In the most deprived cities of Sistan and Baluchestan, the youth and sometimes children have taken to smuggling small amounts of petrol or diesel into Pakistan, on foot or on small vehicles, as a way to make some money in the face of widespread unemployment. They are called “fuel porters” and make a living by moving limited amounts of gasoline or diesel in small vehicles to Pakistan to sell. These ‘fuel porters’ are regularly killed summarily by either the border police or the IRGC. In some cases, car chases lead to fuel explosions that maim the porters. These injuries often cause death after a long period of suffering and incapacitation.

On the 22nd of February, the IRCG closed off the Saravan-Shamsar border. The border is one of the main routes of fuel porters. This move caused plenty of protest by the people of Saravan who had lost their only means of survival. The IRGC forces responded with tear gas, pellet shots, and military bullets. At least 10 people were killed during the first hours of protests among whom was the 16-year-old child of a fuel porter, Hassan Mohammadzehi. He died of a direct gunshot wound from the IRGC forces.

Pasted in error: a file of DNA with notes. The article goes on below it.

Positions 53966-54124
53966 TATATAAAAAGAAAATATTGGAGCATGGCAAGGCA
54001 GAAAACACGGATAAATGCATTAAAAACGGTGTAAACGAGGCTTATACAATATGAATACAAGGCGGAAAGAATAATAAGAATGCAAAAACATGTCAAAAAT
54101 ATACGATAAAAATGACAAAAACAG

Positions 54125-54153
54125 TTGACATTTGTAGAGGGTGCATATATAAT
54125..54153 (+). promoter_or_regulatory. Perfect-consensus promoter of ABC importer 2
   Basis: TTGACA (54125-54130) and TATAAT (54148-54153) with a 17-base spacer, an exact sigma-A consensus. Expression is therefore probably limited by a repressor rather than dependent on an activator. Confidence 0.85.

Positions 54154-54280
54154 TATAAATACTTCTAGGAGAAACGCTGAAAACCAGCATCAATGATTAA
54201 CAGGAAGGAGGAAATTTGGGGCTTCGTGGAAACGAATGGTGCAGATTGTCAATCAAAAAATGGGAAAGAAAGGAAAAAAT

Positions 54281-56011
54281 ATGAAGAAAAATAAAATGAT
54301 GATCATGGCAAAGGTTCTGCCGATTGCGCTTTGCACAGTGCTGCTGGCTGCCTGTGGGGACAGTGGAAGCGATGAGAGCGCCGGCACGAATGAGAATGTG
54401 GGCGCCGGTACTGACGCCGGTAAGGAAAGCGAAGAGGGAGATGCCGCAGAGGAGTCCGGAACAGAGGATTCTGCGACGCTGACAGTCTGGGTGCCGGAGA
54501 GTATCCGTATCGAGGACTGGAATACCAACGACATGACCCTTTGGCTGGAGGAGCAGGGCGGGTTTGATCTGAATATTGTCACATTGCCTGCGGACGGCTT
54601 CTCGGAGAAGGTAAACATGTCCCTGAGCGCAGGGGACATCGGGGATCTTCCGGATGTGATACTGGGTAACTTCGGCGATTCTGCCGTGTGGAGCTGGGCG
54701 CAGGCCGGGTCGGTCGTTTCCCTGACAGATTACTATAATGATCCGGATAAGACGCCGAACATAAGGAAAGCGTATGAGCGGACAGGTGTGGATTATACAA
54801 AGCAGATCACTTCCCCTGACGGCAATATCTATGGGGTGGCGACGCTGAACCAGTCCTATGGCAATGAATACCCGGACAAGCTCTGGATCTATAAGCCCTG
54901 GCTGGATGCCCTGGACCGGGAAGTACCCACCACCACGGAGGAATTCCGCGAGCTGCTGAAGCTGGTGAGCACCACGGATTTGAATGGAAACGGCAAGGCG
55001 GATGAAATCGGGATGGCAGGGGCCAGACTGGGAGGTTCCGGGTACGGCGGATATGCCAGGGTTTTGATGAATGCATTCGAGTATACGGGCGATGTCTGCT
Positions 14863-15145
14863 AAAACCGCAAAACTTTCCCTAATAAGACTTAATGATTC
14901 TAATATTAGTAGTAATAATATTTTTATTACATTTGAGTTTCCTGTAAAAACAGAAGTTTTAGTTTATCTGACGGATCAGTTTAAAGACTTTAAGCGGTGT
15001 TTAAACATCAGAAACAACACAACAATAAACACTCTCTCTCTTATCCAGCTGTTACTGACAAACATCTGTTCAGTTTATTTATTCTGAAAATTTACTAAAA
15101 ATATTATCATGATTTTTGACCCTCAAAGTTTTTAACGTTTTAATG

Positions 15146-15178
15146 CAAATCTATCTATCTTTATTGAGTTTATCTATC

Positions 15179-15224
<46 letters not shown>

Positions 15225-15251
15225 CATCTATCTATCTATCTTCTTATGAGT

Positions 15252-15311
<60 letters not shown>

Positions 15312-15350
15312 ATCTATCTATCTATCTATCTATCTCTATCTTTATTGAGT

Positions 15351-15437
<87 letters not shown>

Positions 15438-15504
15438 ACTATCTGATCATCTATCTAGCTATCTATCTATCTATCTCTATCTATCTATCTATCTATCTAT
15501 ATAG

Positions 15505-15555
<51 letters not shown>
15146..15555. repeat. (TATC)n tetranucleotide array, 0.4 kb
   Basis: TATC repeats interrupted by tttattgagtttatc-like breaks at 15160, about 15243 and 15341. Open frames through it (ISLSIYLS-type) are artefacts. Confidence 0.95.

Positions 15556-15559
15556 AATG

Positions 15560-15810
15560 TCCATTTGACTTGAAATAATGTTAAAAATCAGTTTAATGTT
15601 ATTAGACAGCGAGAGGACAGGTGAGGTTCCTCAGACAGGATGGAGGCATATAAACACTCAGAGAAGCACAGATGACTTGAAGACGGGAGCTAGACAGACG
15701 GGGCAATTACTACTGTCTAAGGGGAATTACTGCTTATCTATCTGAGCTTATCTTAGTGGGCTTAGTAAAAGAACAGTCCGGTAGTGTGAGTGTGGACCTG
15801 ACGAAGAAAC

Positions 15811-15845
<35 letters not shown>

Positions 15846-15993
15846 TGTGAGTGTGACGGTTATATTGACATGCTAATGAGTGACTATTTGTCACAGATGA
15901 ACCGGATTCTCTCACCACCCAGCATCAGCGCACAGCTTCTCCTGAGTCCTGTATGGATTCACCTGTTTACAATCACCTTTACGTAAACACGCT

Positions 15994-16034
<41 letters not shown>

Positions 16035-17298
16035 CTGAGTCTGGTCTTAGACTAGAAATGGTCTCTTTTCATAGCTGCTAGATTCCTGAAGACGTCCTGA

After this carnage, the impoverished people of Saravan got together in unity, entered the county governor’s building, and set it on fire. This action was initially reported by the Washington Post as: “Mob storms south Iran governor office after border violence”. Government agencies and security forces within the Islamic Republic and even the right-wing opposition affiliates inside and outside Iran – with similar language, no less, condemned the protesters’ entry into the governorate. However, the people who were called the “mob” in the AP/ Washington Post report were those who had nothing to lose after decades of enduring all kinds of oppression and discrimination; those in abject poverty, misery, national oppression, and religious discrimination. By removing all the violent history of oppression and discrimination and focusing on setting fire to a government building, which is itself a symbol of the oppressive central government, reports and headlines like this have practically sided with the oppressive regime and intensified and reproduced the historical violence against the Baloch people. This conversion of “people” into “mob” already gives the state power the right to defend its sovereignty against the onslaught of “mob” on behalf of the “nation”.